According to the latest report from the International Labor Organization, the pandemic caused unprecedented global employment losses in 2020 of 114 million jobs relative to 2019.

In terms of income loss, global labor income (before taking into account stimulation packages) in 2020 is estimated to have declined by 8.3 percent, which amounts to US$3.7 trillion, or 4.4 percent of global gross domestic product (GDP). The largest losses were faced by the workforce in the Americas at over 10%.

Whether a direct or an indirect impact, a huge part of the workforce faced a challenging environment in 2020.

Yet, there were some companies that benefited due to the subsequent shift to “online” that the pandemic caused. This also meant a spike in e-commerce businesses — providing access to goods to a homebound world.

One of the biggest or most “in-the-news” beneficiaries was a company called Amazon — one of the biggest companies in the world by market capitalization, founded by the richest man in the world, Jeff Bezos, who for a brief period gave up that title to Elon Musk earlier this year.

The world either loves or hates rich people — loves them if they come across as philanthropic in their endeavors, hates them if they come across as selfish. Warren Buffet and Bill Gates probably fall in the former category — with their philanthropic efforts including but not limited to being part of The Giving Pledge. Jeff Bezos is the other end — he is often hated by the world for being selfish and not choosing to be a member of the Pledge.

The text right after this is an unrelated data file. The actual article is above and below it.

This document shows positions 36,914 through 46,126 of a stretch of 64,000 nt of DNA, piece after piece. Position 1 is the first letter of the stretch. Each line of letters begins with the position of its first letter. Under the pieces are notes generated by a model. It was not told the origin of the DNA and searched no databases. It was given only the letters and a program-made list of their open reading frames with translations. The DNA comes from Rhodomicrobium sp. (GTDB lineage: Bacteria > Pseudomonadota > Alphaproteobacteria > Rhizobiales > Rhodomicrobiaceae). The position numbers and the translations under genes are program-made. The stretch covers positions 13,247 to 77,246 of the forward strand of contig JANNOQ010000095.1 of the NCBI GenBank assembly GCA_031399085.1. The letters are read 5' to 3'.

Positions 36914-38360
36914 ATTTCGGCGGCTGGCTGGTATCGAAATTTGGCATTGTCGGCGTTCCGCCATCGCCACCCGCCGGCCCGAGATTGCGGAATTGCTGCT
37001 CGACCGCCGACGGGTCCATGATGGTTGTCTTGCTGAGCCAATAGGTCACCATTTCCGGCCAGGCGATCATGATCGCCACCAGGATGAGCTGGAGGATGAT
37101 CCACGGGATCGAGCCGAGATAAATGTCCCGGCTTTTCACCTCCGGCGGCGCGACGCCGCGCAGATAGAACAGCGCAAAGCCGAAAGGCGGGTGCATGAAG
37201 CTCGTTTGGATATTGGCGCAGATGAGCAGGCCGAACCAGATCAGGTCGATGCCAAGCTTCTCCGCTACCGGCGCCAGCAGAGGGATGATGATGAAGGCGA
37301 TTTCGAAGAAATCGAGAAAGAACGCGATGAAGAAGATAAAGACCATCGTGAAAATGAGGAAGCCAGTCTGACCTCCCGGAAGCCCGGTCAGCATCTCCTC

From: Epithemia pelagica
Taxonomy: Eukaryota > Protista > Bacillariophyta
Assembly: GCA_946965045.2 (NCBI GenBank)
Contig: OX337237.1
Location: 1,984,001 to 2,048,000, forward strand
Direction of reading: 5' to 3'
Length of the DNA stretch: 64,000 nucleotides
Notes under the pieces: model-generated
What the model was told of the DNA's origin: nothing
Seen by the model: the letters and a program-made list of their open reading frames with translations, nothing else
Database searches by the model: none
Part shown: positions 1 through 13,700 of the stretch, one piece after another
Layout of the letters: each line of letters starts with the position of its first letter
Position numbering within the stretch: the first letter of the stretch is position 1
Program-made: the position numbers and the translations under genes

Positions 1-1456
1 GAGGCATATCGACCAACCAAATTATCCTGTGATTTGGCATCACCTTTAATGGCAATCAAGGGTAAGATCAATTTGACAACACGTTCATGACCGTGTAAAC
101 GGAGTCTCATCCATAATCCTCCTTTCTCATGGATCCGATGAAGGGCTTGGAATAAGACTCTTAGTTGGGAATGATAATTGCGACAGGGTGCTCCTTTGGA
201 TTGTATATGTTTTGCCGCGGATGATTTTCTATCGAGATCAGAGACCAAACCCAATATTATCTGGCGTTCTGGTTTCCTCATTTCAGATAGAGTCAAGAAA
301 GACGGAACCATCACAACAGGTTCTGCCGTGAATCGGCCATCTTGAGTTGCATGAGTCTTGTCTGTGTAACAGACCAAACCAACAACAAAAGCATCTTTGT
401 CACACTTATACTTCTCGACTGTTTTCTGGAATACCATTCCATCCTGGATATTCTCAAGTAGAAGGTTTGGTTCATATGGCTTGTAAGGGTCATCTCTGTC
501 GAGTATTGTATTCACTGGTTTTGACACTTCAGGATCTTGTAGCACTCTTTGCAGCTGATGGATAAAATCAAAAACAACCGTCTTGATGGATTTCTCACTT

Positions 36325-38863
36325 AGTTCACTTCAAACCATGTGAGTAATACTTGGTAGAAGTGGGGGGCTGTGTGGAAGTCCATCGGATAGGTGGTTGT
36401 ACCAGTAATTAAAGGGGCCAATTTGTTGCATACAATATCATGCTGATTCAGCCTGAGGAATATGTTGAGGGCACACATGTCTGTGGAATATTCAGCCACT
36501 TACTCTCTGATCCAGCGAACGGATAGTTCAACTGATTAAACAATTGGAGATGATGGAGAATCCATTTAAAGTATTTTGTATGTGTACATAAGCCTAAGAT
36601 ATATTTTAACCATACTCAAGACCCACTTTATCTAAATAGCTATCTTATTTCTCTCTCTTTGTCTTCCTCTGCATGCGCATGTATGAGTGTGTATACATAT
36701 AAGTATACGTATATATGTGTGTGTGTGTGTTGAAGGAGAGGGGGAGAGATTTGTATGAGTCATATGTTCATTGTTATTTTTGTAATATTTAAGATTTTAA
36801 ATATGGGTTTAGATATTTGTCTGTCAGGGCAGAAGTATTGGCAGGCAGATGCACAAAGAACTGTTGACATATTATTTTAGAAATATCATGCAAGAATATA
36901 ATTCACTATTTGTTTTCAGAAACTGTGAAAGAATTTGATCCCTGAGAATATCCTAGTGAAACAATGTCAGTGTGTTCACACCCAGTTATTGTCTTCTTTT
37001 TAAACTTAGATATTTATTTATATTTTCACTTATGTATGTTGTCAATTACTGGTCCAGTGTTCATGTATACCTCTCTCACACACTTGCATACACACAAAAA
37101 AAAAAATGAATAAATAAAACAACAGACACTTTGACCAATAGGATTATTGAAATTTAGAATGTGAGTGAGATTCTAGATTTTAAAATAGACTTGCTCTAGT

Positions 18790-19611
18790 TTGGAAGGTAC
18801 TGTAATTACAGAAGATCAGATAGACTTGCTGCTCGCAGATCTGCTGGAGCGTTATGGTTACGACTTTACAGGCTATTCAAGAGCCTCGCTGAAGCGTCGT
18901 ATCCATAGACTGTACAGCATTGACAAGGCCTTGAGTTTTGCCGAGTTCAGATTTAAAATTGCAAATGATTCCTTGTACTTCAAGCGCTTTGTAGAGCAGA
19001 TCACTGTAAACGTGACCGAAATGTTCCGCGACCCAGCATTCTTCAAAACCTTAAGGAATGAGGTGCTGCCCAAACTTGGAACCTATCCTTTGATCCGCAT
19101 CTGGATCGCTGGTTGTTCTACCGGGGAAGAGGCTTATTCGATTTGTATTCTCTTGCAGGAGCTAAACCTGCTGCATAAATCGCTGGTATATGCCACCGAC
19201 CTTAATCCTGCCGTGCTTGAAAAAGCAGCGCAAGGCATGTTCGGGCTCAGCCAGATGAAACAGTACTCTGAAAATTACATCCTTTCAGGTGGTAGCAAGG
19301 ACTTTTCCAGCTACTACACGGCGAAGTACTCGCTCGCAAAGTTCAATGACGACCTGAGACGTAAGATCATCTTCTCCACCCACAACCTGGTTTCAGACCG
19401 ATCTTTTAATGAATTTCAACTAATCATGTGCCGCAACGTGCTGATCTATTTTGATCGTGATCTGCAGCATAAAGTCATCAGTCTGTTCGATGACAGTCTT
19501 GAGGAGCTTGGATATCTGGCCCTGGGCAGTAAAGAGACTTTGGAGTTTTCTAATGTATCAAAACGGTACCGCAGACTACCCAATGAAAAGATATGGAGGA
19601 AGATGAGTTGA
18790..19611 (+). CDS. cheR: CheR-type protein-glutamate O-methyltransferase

Bezos’ criticism doesn’t end there — he’s also come under fire for unsafe employee practices during the pandemic, as well as a whole host of other “unethical” practices to reach the success he has achieved today.

Yet, without going into a verdict on whether Jeff Bezos is a good man or a bad man, which I am no one to judge — I’d like to present a perspective on why Jeff Bezos has likely done the world more good than bad, and may even be a necessary evil for those who want to believe he is evil.

Staggering Employment Contribution in a Job-Starved World

Amazon employs over 1 million people across the globe — i.e. provides jobs to 1 million people who could potentially otherwise add to the unemployment numbers of various countries if Amazon is removed from the equation.

400,000 of these jobs were added during the pandemic, to meet the demands of online shopping. When the whole world was cutting jobs to keep companies afloat, and people were struggling to make ends meet due to the forced changes the pandemic brought, being able to offer employment to people in itself is a huge deal.

It may have been an unintended consequence of the pandemic, but so was everything else. Amazon had put itself in a position where it built a business that was able to cater to the online demand of people who had no other way of purchasing goods in many cases, and also added jobs to the market.

Powering the Exponential Shift to Online

The regular world knows Amazon best for their e-commerce services, but a huge part of what Amazon does is the AWS business — or the Amazon Web Services business.